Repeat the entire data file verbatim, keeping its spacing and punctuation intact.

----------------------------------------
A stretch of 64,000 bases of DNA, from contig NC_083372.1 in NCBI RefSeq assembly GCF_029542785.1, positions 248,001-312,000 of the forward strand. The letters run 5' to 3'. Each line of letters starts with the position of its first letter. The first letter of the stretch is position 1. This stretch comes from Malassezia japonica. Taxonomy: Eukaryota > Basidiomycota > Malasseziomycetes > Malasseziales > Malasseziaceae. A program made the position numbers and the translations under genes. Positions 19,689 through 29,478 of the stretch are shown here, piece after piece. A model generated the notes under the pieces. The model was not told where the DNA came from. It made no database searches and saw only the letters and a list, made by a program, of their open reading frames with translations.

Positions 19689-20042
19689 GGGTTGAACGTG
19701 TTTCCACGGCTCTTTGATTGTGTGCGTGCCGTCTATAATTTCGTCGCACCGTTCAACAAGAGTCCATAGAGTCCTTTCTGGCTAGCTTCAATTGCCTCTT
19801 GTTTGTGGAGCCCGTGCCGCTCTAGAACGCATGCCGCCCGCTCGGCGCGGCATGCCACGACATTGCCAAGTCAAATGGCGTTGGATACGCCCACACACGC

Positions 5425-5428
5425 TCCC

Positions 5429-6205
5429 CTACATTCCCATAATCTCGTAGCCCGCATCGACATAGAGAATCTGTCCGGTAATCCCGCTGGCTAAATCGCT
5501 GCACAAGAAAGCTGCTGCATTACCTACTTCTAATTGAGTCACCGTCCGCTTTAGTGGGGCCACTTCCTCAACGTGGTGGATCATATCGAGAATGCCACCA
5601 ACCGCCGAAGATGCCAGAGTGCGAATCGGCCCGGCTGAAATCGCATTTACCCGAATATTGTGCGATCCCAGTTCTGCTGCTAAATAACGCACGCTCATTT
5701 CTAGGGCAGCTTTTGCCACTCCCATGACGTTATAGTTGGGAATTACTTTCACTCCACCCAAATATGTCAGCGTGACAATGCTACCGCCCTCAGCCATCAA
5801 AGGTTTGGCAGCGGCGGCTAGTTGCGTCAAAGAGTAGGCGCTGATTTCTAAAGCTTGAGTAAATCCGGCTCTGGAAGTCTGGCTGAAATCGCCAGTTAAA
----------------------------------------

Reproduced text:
A stretch of 64,000 bases of DNA, from contig NC_083372.1 in NCBI RefSeq assembly GCF_029542785.1, positions 248,001-312,000 of the forward strand. The letters run 5' to 3'. Each line of letters starts with the position of its first letter. The first letter of the stretch is position 1. This stretch comes from Malassezia japonica. Taxonomy: Eukaryota > Basidiomycota > Malasseziomycetes > Malasseziales > Malasseziaceae. A program made the position numbers and the translations under genes. Positions 19,689 through 29,478 of the stretch are shown here, piece after piece. A model generated the notes under the pieces. The model was not told where the DNA came from. It made no database searches and saw only the letters and a list, made by a program, of their open reading frames with translations.

Positions 19689-20042
19689 GGGTTGAACGTG
19701 TTTCCACGGCTCTTTGATTGTGTGCGTGCCGTCTATAATTTCGTCGCACCGTTCAACAAGAGTCCATAGAGTCCTTTCTGGCTAGCTTCAATTGCCTCTT
19801 GTTTGTGGAGCCCGTGCCGCTCTAGAACGCATGCCGCCCGCTCGGCGCGGCATGCCACGACATTGCCAAGTCAAATGGCGTTGGATACGCCCACACACGC

Positions 5425-5428
5425 TCCC

Positions 5429-6205
5429 CTACATTCCCATAATCTCGTAGCCCGCATCGACATAGAGAATCTGTCCGGTAATCCCGCTGGCTAAATCGCT
5501 GCACAAGAAAGCTGCTGCATTACCTACTTCTAATTGAGTCACCGTCCGCTTTAGTGGGGCCACTTCCTCAACGTGGTGGATCATATCGAGAATGCCACCA
5601 ACCGCCGAAGATGCCAGAGTGCGAATCGGCCCGGCTGAAATCGCATTTACCCGAATATTGTGCGATCCCAGTTCTGCTGCTAAATAACGCACGCTCATTT
5701 CTAGGGCAGCTTTTGCCACTCCCATGACGTTATAGTTGGGAATTACTTTCACTCCACCCAAATATGTCAGCGTGACAATGCTACCGCCCTCAGCCATCAA
5801 AGGTTTGGCAGCGGCGGCTAGTTGCGTCAAAGAGTAGGCGCTGATTTCTAAAGCTTGAGTAAATCCGGCTCTGGAAGTCTGGCTGAAATCGCCAGTTAAA